The one-sentence summary
Thinking outside the box is usually impractical – inside the box is where practical and exciting innovation lies.
· So-called “outside the box’ thinking usually only generates crazy out-there solutions that mainly don’t work in the real world.
· The best business innovations are right in front of you.
· Creativity can be taught. It’s practical thinking, not divine inspiration that causes innovation.
· Systematic Inventive Thinking offers five different ways to get a result:
1> Subtraction: list the product’s main components; remove an essential one, partially or fully; visualise the result (no matter how strange); ask what are the potential benefits or new markets for the new version.
2> Division: list the components; divide the product functionally or physically; visualise the new version; look for benefits and markets.
3> Multiplication: make the list; make copies of a component; change one of the essential attributes of the copy; visualise and look for benefits.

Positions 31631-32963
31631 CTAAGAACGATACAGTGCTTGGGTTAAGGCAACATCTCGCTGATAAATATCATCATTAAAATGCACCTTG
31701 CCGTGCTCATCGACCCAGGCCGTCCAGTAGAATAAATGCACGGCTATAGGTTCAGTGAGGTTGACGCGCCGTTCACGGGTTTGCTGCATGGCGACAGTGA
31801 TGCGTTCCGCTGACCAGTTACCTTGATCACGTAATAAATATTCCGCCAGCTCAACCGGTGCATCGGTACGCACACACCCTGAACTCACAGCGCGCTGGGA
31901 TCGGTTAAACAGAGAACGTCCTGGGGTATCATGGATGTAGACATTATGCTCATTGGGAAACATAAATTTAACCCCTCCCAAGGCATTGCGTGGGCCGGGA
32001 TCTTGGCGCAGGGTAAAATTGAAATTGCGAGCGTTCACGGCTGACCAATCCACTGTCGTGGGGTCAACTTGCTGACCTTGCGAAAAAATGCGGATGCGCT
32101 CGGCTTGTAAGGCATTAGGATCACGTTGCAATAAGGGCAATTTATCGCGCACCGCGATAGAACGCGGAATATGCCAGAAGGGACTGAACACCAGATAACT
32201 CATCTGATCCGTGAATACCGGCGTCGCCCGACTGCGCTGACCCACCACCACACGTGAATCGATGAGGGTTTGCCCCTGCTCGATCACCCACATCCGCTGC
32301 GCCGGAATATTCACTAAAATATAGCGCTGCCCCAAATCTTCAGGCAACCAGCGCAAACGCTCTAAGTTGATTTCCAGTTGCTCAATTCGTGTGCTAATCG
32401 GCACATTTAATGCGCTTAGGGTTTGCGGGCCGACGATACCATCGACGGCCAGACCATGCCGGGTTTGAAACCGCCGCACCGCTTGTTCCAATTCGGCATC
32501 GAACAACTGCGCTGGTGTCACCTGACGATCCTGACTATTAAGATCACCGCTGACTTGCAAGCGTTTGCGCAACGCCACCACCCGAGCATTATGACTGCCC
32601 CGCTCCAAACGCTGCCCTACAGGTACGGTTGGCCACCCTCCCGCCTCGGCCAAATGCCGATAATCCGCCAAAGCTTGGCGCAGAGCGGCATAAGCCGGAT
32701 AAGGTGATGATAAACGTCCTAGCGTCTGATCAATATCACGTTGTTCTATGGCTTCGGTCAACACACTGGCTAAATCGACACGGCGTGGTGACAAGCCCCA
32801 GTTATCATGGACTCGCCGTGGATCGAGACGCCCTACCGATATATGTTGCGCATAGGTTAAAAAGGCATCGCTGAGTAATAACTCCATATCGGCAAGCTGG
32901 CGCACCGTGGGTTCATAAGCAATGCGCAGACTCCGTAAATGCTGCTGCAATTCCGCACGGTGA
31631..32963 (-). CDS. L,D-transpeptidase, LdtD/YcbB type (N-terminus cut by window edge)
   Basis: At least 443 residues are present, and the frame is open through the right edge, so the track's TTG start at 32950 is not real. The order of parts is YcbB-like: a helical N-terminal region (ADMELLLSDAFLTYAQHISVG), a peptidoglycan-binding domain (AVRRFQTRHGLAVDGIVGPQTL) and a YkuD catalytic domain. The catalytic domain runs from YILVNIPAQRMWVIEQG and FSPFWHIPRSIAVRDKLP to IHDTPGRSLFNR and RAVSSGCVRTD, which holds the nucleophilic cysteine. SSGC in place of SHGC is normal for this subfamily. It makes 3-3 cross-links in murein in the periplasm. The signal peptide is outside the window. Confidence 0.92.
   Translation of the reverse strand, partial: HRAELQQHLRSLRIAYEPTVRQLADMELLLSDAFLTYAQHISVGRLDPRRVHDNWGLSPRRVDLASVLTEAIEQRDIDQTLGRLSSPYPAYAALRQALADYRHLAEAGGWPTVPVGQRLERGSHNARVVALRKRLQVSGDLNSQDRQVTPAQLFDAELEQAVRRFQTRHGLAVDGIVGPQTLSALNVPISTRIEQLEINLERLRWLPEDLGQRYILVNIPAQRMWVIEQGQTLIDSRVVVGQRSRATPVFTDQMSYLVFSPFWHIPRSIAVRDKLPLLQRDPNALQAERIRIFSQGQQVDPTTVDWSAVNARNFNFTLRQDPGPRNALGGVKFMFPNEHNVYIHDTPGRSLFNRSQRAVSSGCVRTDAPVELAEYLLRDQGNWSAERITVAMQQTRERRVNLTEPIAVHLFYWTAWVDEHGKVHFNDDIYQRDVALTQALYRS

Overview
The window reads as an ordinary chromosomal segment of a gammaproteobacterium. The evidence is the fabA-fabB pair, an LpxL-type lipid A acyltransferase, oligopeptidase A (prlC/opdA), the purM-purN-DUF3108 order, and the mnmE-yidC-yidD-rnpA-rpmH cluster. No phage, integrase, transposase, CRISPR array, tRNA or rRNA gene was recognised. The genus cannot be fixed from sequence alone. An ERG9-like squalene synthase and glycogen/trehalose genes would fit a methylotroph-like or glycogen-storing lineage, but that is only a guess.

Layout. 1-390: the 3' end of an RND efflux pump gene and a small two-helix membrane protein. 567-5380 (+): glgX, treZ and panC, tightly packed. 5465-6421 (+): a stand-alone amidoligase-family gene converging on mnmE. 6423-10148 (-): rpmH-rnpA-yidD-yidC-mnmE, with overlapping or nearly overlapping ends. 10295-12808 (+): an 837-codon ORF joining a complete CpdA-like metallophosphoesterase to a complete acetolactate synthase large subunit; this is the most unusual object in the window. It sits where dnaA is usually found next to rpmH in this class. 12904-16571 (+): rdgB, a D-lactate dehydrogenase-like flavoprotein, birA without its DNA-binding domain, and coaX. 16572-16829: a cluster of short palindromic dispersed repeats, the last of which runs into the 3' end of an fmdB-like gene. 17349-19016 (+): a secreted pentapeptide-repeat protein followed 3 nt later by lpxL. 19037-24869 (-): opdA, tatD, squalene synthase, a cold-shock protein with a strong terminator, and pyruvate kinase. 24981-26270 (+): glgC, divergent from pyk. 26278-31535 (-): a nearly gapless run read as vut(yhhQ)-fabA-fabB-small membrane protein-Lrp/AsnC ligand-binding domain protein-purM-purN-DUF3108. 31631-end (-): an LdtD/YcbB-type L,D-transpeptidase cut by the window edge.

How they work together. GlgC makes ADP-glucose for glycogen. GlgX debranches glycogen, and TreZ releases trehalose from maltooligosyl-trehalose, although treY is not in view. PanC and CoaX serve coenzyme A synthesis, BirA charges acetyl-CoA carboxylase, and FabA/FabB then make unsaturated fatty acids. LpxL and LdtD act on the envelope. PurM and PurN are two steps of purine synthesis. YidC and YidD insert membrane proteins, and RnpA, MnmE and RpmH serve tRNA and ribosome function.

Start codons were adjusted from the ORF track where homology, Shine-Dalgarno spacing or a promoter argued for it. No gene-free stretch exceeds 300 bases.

4> Task Unification: give a component an additional task, either internal or external; look for new benefits.
5> Attribute Dependency: work out what is dependent on what else (this is much more complicated).
WHAT’S GOOD ABOUT IT
· Function follows form works best. Start with the solution and then find the best configuration (the old ‘form follows function’ was invented by the architect Louis Sullivan in 1896).
· Since Alex Osborn (the O in BBDO) invented brainstorming in 1953, most studies have shown that they don’t actually work very well:
~ There is no advantage to brainstorming in a group over those same people working alone.
~ Brainstorms come up with fewer ideas than those people working alone.
~ The quality and creativity of group ideas is lower.
~ The optimal number of people in a brainstorm is four (not “the more the merrier.”)
· Structural and functional fixedness prevent people seeing what might be possible because they are too anchored in what currently happens.
· Try listing each stage in a process on as post-it note and moving them around to increase ease, logic, or customer experience.
· Mental practice produces two-thirds of the benefits of practical practice, so it’s worth concentrating hard on things you want to learn –such as creativity and innovation.
WHAT YOU HAVE TO WATCH
· At last. A book that echoes what I have been saying for years. Smart answers come better when subject to severe practical constraints.